Twins

Joe Ryan’s Secret To Success Is Simple Yet Effective

Photo Credit: Jesse Johnson-USA TODAY Sports

Rocco Baldelli was on Kevin Cash’s staff with the Tampa Bay Rays before taking the Minnesota Twins job, and he still occasionally talks to Cash. However, he can’t remember if they discussed Joe Ryan after the Twins traded for him at the 2021 trade deadline.

Cash doesn’t spend much time thinking about players who aren’t on the major league roster, but Ryan’s scouting report wasn’t that complicated. The Twins traded 41-year-old Nelson Cruz to Tampa for Ryan, a seventh-round pick out of Cal State Stanislaus who threw 60 percent fastballs.

Still, Ryan had 75 strikeouts in 57 innings at Triple-A before joining Team USA in the Tokyo Olympics. “The Rays have had a strong track record of developing pitching. We know that,” Derek Falvey said after making the trade. “I think that’s a calling card of that organization, so to get someone like him who’s developed through their group I’m sure will be a great add for us.”

That feels like an understatement now. Cruz hit .226/.283/.443 with 13 homers for the Rays, and the Boston Red Sox upset them in the ALDS. Ryan made five starts in 2021 and was Minnesota’s opening-day starter in 2022. He owns a 3.89 ERA (105 ERA+) in four seasons with the Twins and has become one of their better pitchers.

Ryan ditched his curveball and changeup this season, replacing them with a sweeper and splitter. After a Driveline visit last summer, he also throws a gyro slider that he throws harder with less movement. Ryan’s tinkering paid off. He owns a 3.24 ERA (121 ERA+) in five starts this season.

“Joe’s been a guy that’s been willing to make changes in what he’s doing,” said Rocco Baldelli. “He’s not afraid to adapt and try something new for fear that it might not work or for fear that it might take him in the wrong direction. He’s been really good about that. And I think a lot of what, a lot of the good, he has really good things, components, general things, he throws strikes, [Ryan] can just take a baseball and throw it where he wants to throw it better than 95% of the pitchers in the big leagues.”

Command is Ryan’s foundation. It allows him to frequently throw fastballs up in the zone, where the pitch appears to be moving faster than it is, and have his off-speed pitches play off that. A pitcher with lesser command would risk missing and throwing a non-competitive pitch high or a meatball down the middle. However, Ryan can move hitters’ eye level by throwing pitches up and down the strike zone that move their eye level.

“When you start there (with command), that he just has that ability, he can change his delivery, [Ryan] can do whatever he wants, he can put the ball where he wants it better than other people, it’s a great place to start,” said Baldelli. “Once you have that, you can do it with different types of pitches, you can figure different things out, [and] he has that reliability and repeatability just naturally. So a lot of these things that he does well are leading to the improvements that he’s made.”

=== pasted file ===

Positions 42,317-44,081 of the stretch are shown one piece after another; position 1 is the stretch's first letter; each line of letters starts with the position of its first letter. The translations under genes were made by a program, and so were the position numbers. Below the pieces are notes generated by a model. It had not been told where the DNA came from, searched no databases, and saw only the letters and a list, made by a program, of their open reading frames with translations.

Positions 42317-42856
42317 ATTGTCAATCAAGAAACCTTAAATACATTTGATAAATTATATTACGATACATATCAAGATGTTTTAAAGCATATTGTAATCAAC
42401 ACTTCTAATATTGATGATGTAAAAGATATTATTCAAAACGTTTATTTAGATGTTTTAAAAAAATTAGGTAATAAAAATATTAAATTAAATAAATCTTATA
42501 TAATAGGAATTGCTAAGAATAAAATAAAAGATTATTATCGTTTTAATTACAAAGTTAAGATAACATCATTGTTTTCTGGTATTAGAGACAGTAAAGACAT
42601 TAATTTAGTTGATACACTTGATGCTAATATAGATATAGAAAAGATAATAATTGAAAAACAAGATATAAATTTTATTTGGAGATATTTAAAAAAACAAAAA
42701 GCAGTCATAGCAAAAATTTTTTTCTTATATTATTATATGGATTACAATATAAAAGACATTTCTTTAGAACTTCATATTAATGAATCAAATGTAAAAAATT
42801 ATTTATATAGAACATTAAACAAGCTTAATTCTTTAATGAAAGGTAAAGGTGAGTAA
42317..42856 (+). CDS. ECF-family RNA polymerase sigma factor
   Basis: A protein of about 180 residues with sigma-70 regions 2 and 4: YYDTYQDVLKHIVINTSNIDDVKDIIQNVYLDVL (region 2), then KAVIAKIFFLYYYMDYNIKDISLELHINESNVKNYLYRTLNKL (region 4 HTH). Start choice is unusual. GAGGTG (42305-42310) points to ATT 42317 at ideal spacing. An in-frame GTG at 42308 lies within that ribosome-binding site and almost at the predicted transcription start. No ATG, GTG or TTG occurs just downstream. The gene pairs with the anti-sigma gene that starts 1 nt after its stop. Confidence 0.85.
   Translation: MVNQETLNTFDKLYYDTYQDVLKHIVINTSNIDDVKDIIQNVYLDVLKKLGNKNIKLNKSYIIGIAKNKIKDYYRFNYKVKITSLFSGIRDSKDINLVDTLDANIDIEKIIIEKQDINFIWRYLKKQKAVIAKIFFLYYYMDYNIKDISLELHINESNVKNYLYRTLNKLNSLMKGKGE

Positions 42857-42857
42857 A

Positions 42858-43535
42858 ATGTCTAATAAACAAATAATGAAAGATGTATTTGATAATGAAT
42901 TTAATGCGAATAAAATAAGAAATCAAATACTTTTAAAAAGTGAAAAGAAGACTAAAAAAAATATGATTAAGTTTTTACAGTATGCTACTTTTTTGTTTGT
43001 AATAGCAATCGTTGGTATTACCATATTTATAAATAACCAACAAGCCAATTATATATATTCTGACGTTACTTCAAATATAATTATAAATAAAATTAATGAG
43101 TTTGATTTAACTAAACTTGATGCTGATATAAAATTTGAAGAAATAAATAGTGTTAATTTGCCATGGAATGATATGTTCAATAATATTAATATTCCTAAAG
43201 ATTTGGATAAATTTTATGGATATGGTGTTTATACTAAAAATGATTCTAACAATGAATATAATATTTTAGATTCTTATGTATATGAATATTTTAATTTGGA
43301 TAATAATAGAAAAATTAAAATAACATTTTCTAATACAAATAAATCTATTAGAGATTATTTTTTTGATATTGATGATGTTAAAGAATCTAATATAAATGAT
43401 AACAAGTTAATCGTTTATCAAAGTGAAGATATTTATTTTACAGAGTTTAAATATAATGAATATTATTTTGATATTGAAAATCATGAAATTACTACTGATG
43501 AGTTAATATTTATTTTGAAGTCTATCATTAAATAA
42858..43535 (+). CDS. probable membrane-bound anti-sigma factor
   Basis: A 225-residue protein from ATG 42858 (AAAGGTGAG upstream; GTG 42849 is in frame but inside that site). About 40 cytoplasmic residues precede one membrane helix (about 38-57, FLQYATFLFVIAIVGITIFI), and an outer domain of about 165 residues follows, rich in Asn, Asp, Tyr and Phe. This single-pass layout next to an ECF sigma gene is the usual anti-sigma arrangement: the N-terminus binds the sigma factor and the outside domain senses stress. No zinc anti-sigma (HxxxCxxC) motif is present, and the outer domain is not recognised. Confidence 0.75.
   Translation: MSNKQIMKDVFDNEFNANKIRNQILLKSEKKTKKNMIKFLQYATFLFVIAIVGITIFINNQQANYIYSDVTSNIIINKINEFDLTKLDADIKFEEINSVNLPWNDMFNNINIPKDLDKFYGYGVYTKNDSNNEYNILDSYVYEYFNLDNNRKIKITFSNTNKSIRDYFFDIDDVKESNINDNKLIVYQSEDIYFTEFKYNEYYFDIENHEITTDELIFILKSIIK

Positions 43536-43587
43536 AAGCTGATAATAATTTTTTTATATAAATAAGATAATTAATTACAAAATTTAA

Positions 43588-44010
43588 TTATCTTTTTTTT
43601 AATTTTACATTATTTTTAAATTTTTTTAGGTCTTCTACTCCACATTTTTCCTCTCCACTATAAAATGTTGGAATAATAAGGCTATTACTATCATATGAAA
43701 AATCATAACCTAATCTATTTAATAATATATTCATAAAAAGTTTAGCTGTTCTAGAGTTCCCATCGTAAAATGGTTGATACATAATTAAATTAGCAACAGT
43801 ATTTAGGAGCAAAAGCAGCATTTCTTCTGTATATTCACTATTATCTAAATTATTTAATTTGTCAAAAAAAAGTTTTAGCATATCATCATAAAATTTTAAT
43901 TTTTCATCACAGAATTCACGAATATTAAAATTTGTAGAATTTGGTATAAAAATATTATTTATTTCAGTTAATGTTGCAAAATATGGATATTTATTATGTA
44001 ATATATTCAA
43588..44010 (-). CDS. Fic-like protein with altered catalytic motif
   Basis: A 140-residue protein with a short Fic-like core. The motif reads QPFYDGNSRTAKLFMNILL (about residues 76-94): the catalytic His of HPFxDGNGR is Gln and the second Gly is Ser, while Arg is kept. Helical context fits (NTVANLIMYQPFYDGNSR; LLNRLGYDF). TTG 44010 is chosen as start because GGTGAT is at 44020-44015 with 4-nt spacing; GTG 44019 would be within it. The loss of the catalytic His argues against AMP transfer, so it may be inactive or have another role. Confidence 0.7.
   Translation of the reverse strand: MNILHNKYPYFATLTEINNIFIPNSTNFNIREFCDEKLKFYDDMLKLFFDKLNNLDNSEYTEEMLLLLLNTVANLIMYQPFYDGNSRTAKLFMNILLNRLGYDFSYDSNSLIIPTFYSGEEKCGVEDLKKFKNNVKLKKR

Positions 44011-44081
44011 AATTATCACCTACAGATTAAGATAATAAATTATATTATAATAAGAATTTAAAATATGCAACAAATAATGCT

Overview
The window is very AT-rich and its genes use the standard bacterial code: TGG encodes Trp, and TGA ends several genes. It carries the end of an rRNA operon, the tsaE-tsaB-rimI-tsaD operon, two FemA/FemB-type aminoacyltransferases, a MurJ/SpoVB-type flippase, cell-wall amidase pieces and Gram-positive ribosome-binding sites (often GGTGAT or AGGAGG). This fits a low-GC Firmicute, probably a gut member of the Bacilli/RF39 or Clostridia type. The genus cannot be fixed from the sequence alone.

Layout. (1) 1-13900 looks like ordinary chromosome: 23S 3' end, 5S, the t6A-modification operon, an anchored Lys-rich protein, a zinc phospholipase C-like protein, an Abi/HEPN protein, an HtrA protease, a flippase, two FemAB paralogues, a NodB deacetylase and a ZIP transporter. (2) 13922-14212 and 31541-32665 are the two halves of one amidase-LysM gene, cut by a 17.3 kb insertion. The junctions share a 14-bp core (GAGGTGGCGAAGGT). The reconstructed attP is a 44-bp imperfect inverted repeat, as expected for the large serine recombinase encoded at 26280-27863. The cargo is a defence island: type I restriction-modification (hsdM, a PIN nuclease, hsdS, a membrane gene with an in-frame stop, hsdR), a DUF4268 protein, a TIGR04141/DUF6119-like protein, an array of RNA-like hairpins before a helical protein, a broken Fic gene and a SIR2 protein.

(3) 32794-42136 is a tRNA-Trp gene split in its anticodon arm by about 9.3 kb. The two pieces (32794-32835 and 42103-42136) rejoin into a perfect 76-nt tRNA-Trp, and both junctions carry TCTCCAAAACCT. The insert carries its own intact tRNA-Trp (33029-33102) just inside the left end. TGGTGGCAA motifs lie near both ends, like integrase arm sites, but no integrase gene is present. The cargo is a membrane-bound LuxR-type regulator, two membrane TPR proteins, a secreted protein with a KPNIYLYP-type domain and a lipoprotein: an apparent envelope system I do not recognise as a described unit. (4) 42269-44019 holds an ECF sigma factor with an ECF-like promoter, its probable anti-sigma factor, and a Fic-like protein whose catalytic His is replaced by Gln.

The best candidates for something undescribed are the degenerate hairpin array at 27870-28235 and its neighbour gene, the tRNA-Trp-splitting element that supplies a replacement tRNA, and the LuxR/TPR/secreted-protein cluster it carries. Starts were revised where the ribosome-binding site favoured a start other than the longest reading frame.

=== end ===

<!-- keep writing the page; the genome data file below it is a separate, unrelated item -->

Ryan uses more of a sinker grip on his fastball this year, which gives it downward movement. Good hitters can hit high-velocity fastballs when the pitcher throws them straight. However, they are harder to pick up when they have rotation, which is why many pitching development services like Driveline use Trackman technology to determine how often a pitch rotates and how far it moves. Ryan has also increased his velocity from 90 mph to around 95 mph, making it harder to hit and allowing his off-speed stuff to play off it better.

“There are some guys, they add three ticks to their fastball, maybe two ticks to their fastball, they’re going to be better as long as the command stays the same,” said Baldelli. “They’re likely going to be better pitchers, but it doesn’t mean they’re going to be significantly better.

“What Joe’s been doing this year has been just phenomenal. And what it’s done to his off-speed pitches, the shapes of those pitches, he’s really benefiting from it, and you can see it in the hitters and the at-bats that we watch every time he takes them out.”

With Pablo López off to a slow start (5.63 ERA, 70 ERA+) and after losing Sonny Gray in free agency, Ryan’s performance at the top of the rotation has been vital to the Twins. He’s evolved from a fastball-heavy pitcher who sat 89 to 91 mph to a more dynamic pitcher who throws harder. At 28, he’s in the middle of his prime and doesn’t become a free agent until 2028. That’s the benefit of identifying and trading for an overlooked player in the Rays farm system.

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